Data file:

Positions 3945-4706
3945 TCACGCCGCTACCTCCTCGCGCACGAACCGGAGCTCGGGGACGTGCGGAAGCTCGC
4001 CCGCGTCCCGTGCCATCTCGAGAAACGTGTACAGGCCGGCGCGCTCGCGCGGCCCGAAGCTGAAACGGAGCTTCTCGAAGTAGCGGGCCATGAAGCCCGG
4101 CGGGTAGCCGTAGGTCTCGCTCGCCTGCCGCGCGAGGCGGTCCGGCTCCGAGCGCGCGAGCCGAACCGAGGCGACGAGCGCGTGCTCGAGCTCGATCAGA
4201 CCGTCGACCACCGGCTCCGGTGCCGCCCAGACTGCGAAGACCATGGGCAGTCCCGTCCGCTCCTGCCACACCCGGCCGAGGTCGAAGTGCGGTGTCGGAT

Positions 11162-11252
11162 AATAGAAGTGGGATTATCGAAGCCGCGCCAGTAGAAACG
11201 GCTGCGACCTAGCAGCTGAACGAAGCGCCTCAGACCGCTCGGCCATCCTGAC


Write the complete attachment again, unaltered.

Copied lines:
Positions 3945-4706
3945 TCACGCCGCTACCTCCTCGCGCACGAACCGGAGCTCGGGGACGTGCGGAAGCTCGC
4001 CCGCGTCCCGTGCCATCTCGAGAAACGTGTACAGGCCGGCGCGCTCGCGCGGCCCGAAGCTGAAACGGAGCTTCTCGAAGTAGCGGGCCATGAAGCCCGG
4101 CGGGTAGCCGTAGGTCTCGCTCGCCTGCCGCGCGAGGCGGTCCGGCTCCGAGCGCGCGAGCCGAACCGAGGCGACGAGCGCGTGCTCGAGCTCGATCAGA
4201 CCGTCGACCACCGGCTCCGGTGCCGCCCAGACTGCGAAGACCATGGGCAGTCCCGTCCGCTCCTGCCACACCCGGCCGAGGTCGAAGTGCGGTGTCGGAT

Positions 11162-11252
11162 AATAGAAGTGGGATTATCGAAGCCGCGCCAGTAGAAACG
11201 GCTGCGACCTAGCAGCTGAACGAAGCGCCTCAGACCGCTCGGCCATCCTGAC